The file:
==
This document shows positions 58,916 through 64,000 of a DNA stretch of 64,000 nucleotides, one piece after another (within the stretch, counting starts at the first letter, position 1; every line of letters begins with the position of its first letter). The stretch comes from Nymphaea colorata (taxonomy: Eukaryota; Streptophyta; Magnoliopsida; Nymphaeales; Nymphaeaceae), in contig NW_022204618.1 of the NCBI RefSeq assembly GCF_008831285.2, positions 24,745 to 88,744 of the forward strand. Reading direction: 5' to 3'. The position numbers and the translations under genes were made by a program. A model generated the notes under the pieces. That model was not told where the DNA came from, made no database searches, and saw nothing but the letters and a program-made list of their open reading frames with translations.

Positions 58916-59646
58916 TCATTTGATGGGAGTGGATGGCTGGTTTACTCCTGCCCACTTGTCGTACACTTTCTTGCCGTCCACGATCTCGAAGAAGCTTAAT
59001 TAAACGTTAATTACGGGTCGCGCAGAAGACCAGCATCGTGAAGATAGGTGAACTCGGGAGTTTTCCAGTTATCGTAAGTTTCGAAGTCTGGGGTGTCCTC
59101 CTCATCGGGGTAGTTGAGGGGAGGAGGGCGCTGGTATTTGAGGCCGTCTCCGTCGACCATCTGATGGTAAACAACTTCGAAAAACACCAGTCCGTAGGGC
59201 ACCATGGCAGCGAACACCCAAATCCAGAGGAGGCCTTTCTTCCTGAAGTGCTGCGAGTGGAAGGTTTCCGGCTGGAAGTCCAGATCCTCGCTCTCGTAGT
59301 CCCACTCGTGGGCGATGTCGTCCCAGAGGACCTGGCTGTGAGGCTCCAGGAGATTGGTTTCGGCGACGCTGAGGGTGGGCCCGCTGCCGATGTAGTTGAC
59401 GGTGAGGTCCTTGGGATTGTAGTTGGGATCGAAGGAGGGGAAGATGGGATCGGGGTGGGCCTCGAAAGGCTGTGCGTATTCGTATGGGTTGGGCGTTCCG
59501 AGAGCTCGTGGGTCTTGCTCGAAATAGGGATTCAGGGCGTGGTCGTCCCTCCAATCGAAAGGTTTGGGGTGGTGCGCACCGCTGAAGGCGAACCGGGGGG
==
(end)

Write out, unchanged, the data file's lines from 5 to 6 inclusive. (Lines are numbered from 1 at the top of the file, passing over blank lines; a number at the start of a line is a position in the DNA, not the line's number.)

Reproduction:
59101 CTCATCGGGGTAGTTGAGGGGAGGAGGGCGCTGGTATTTGAGGCCGTCTCCGTCGACCATCTGATGGTAAACAACTTCGAAAAACACCAGTCCGTAGGGC
59201 ACCATGGCAGCGAACACCCAAATCCAGAGGAGGCCTTTCTTCCTGAAGTGCTGCGAGTGGAAGGTTTCCGGCTGGAAGTCCAGATCCTCGCTCTCGTAGT